Corporations, Formation, LLC, Small Business

Piercing the Corporate Veil: A Primer for Business Owners

April 20, 2019April 20, 2019
Piercing the Corporate Veil: A Primer for Business Owners

When an owner chooses to incorporate their business, they are essentially establishing a protective barrier between themselves and their company.  In some situations, this protective barrier is called the “corporate veil” and its breeching, lifting, or “piercing” can have serious consequences for owners.  First however, let’s backtrack a bit: why might an owner want a protective barrier that separates themselves from their business? 

Once a business is granted corporate-status by state officials (usually meaning that it’s successfully registered as an LLC or corporation), it is treated as its own legal entity separate and distinct from the people who own them.

This is an important point to understand: once a business is incorporated, it’s generally treated as its own legal entity (akin to treating it like any other individual).  This is in contrast to other types of business structures like sole-proprietorships or general partnerships, where the business is not its own legal entity, but rather an extension of its owner(s).  

There are a number of benefits to treating a business as a separate entity.  Perhaps the single most attractive advantage is the separation of personal and business liability.  By incorporating a business, an owner is legally distinguishing their personal assets from the assets of the business.  In other words, the liability of the business—things like financial obligations, company loans, legal claims, and other business debts—are completely disjoint owners’ personal accounts.

This protective barrier (also called the corporate veil) certainly provides a layer of insulation for owners.  However, creditors or other 3rd parties can sue an incorporated business in an attempt to hold the owners personally accountable for the actions of their business.  When successful, this is called “piercing the corporate veil”.  Albeit rare, when a court sides with the creditor and decides to pierce the veil, the consequences can be dire for business owners.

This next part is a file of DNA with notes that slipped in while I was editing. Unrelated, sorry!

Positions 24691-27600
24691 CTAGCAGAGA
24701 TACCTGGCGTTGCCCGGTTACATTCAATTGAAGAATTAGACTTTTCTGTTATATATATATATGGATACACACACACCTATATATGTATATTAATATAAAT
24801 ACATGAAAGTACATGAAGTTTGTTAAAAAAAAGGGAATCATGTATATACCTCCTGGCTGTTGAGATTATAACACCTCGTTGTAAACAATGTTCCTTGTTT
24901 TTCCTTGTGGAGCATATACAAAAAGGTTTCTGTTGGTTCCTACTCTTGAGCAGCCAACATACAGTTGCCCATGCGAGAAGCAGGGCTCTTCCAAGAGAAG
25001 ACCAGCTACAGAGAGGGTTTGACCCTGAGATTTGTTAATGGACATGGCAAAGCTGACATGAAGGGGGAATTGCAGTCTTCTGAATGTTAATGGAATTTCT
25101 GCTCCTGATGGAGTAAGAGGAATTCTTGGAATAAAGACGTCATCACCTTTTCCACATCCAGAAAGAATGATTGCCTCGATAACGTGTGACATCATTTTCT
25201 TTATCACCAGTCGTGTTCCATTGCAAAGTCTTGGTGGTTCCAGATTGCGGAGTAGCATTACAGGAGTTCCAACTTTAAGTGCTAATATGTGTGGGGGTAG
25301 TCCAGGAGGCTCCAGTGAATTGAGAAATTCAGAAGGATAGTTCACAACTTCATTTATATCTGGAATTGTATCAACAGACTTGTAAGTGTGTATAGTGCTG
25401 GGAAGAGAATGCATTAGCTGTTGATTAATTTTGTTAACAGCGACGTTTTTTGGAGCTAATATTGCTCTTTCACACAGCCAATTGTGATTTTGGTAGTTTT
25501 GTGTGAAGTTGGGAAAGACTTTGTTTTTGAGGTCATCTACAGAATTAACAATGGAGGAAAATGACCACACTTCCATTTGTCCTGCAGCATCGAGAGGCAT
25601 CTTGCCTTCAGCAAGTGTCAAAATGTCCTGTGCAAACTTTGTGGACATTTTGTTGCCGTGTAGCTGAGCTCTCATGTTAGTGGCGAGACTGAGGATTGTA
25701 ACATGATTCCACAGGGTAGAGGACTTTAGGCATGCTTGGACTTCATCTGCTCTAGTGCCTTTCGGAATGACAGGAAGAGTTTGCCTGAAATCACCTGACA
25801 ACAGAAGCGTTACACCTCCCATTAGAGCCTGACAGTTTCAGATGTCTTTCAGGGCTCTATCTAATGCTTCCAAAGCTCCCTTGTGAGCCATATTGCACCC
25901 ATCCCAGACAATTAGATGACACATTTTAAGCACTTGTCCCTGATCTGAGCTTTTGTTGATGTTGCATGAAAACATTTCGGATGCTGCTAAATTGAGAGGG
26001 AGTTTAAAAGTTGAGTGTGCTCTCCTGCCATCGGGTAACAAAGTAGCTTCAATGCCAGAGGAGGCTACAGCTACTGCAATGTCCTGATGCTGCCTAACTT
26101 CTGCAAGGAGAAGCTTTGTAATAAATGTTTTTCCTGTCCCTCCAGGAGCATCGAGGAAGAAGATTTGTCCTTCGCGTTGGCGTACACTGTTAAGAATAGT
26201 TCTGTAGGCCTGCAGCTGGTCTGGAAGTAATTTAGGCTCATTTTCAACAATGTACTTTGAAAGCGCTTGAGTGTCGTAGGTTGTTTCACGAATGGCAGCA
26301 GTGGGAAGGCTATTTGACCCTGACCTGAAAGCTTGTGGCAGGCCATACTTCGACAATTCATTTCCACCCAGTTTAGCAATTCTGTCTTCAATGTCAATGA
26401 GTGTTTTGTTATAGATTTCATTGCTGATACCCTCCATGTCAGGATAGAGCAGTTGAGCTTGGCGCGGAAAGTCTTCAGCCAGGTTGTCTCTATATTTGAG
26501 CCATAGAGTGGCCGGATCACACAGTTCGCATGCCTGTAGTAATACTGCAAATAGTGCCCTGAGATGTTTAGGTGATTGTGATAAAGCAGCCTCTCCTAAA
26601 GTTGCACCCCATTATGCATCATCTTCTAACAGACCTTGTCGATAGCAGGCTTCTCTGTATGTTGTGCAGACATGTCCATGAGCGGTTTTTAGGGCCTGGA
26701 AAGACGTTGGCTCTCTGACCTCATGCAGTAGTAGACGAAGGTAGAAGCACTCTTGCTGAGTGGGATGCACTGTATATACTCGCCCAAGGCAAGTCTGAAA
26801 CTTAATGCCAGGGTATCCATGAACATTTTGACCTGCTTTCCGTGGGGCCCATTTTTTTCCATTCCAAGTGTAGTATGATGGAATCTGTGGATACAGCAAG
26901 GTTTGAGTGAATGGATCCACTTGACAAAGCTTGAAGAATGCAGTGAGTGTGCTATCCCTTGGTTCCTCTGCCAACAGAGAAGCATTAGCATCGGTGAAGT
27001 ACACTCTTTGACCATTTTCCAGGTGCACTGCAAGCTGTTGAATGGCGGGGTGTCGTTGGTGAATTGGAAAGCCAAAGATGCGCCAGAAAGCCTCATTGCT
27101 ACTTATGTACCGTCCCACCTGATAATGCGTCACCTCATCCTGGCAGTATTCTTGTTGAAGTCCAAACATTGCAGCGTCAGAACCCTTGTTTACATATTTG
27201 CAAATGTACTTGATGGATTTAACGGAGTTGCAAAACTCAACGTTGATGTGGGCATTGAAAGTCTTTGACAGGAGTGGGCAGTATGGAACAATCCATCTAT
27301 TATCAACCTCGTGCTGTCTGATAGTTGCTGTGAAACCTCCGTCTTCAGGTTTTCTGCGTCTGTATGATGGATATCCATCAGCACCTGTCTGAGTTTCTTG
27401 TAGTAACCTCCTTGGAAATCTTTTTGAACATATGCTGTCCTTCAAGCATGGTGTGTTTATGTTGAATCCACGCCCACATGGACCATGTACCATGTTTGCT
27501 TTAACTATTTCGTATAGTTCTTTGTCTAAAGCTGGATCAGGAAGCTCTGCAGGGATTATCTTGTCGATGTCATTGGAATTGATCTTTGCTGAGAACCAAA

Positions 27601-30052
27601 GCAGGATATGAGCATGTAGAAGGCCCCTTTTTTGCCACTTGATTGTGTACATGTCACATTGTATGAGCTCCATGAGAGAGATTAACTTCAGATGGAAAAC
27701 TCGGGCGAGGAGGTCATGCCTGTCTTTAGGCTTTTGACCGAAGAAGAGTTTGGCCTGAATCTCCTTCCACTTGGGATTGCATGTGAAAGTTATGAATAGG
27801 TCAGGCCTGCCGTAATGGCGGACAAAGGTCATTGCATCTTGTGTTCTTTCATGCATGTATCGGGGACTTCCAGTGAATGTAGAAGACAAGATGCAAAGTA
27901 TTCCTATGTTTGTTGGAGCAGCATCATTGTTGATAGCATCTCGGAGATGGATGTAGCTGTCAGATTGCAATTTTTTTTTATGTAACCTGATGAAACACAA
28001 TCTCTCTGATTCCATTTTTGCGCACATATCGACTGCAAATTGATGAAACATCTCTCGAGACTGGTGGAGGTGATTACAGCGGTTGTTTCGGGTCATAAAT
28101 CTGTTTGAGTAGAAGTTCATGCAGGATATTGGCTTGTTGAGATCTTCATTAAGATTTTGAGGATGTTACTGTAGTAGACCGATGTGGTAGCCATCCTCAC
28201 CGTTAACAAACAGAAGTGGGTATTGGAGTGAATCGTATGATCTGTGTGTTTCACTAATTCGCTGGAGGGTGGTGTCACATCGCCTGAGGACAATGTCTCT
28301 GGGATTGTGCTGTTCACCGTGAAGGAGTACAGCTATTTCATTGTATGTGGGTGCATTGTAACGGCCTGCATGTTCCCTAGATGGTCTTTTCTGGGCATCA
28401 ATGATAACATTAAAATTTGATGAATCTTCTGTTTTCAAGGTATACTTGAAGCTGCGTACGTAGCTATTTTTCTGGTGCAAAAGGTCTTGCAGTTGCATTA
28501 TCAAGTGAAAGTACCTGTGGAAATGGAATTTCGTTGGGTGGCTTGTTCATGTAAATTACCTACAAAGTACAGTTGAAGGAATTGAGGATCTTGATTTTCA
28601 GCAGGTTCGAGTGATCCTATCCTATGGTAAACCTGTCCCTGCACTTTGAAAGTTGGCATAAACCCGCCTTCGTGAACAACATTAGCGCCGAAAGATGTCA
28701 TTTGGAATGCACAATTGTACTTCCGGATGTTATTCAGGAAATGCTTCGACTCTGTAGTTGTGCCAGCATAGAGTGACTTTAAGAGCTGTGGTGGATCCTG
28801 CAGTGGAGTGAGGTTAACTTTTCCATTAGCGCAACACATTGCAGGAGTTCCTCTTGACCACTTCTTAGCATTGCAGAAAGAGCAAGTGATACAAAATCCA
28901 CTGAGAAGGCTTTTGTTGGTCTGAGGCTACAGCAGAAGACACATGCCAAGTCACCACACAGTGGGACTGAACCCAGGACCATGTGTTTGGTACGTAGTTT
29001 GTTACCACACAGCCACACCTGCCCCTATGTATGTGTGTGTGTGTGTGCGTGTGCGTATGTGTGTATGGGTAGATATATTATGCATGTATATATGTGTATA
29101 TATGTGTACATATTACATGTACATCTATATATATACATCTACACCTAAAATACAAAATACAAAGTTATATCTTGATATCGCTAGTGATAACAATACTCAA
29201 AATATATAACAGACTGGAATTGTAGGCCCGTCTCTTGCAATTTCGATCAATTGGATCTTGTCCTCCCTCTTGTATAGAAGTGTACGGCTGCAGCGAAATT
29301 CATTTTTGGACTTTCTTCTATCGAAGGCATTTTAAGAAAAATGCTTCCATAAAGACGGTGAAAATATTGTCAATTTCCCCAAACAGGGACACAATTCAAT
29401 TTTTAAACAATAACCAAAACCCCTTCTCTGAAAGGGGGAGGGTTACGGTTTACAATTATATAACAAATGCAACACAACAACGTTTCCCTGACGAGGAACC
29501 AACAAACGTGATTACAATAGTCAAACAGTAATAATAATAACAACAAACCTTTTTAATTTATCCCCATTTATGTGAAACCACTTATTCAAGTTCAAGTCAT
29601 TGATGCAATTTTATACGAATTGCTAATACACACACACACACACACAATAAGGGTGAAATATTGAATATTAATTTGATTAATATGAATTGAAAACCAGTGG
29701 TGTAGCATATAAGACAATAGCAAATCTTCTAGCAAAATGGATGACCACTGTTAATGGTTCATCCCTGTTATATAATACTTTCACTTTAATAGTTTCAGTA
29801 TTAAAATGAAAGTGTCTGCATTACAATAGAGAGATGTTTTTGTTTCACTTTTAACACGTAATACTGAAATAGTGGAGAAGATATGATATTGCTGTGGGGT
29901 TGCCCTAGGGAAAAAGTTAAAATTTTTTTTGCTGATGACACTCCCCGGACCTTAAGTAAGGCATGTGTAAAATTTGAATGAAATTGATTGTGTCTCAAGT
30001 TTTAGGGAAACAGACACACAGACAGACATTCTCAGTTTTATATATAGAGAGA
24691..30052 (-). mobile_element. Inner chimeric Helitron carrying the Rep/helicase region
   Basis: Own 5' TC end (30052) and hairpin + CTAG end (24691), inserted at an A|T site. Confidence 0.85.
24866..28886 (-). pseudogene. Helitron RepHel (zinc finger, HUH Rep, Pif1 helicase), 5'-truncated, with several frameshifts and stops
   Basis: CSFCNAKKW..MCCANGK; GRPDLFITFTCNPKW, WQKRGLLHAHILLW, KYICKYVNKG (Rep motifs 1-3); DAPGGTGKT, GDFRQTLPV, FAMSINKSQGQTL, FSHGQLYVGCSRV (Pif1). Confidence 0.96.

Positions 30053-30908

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How the Corporate Veil Gets Pierced

Court officials have the legal capacity to pierce the protective corporate veil.  However, this doesn’t happen often.  Many owners fear their corporate veil will be pierced upon minor or non-malicious mistakes.  

Realistically however, when courts decide to pierce the veil, it’s typically for good reason (such as directed, recurrent, and malicious wrongdoing).  Here are a few instances when courts tend to pierce the protective veil:

Failure to Separate Owners’ Assets and Business Assets:

When an owner incorporates their business, they agree to separate their personal and business assets.  Although this is a great way for owners to minimize their individual liability, it is a two-way street.  In other words, owners cannot use company assets as their own assets.  There must be a clear distinction (backed-up with clear and complete documentation) between company accounts and owners’ personal accounts.